Former LAPD Chief Willie L. Williams has died at the age of 72.
Williams was LA’s first African-American police chief. He began his tenure in the wake of the Rodney King riots in 1992 when tensions between law enforcement and communities color had reached a boiling point.
For five years Williams would try to bring the LAPD the reforms it needed, but he faced a deluge of criticism and rancor until 1997 when the Police Commission rejected his bid for a second term.
For more on the life and legacy of Chief Williams, Take Two spoke to journalist Joe Domanick, author of the book, "Blue: The LAPD and the Battle to Redeem American Policing."
In terms of people to succeed Daryl Gates, there were all sorts of up-and-coming LAPD insiders. Instead, they chose Willie Williams, who was an outsider from Philadelphia. Why him?
First of all, they wanted an African-American chief, because the African-American community had borne the brunt of the brutality of the LAPD and the arrogance of the LAPD all these years and had been at the forefront of trying to get the LAPD reformed. And they wanted an outsider because the felt that anybody who was in the LAPD was tarnished by Daryl Gates, and they wanted someone who was the un-Daryl Gates, and Willie Williams fit that bill.
You include in your book that the first impression that one LAPD officer had when Willie Williams shows up at the police academy — it was not a great first impression. What happened?
The LAPD was extremely unhappy that an outsider had been chosen, they weren’t happy that he was an African-American, and they particularly despised the fact that Willie Williams was a big, ample guy … He was not in their estimation anything near what an LAPD officer should be. Secondly, his chief rival for the job was Bernard Parks, who would succeed him. And Bernard Parks wanted very much to become the first African-American chief. [He] felt he deserved it and had no respect for Willie Williams … He started immediately to undermine him.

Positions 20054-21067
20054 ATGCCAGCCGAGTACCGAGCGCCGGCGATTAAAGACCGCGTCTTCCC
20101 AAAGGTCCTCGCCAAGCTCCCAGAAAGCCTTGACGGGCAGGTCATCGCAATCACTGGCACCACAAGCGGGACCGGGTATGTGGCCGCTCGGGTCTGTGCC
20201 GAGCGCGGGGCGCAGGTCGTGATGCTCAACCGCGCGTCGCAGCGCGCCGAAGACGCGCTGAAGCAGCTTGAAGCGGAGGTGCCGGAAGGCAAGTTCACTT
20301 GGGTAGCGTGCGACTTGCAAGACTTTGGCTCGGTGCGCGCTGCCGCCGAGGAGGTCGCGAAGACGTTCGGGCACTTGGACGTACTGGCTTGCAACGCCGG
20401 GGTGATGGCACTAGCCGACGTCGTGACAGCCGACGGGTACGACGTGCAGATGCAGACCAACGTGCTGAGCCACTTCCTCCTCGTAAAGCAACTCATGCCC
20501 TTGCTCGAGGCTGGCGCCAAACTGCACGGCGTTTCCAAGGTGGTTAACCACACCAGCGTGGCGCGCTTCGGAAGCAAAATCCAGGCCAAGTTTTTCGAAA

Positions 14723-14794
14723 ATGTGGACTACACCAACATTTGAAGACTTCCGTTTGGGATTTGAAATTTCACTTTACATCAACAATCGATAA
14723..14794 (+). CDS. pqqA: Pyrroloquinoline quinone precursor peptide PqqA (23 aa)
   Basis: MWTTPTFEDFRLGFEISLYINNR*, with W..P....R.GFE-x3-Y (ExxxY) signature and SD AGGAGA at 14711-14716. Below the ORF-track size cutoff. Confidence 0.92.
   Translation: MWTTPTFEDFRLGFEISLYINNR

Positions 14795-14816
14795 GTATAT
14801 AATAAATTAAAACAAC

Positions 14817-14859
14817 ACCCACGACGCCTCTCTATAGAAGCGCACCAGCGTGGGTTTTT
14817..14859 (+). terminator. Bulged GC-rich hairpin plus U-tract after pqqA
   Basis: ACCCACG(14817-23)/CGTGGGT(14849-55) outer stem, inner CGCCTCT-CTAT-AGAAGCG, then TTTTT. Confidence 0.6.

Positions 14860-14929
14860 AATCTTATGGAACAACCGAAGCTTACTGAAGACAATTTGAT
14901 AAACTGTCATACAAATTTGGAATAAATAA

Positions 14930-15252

Looking back at the tenure of Willie Williams, what do you see as his greatest strengths? His biggest accomplishments?
Well, it’s hard to say what his accomplishments were because they were so few. One of the things that he did do — when he came to Los Angeles — he was treated as a conquering hero, come to save Los Angeles and the LAPD from themselves. He participated in over 200 meetings with various groups from around the city, said all of the right things and was enormously popular, but it quickly became apparent that he was totally — Peter principle — out of the job. [It] was way beyond his capacity to do a thorough reform of the Los Angeles Police Department — an extremely difficult job at that time, and the department just kind of drifted along ...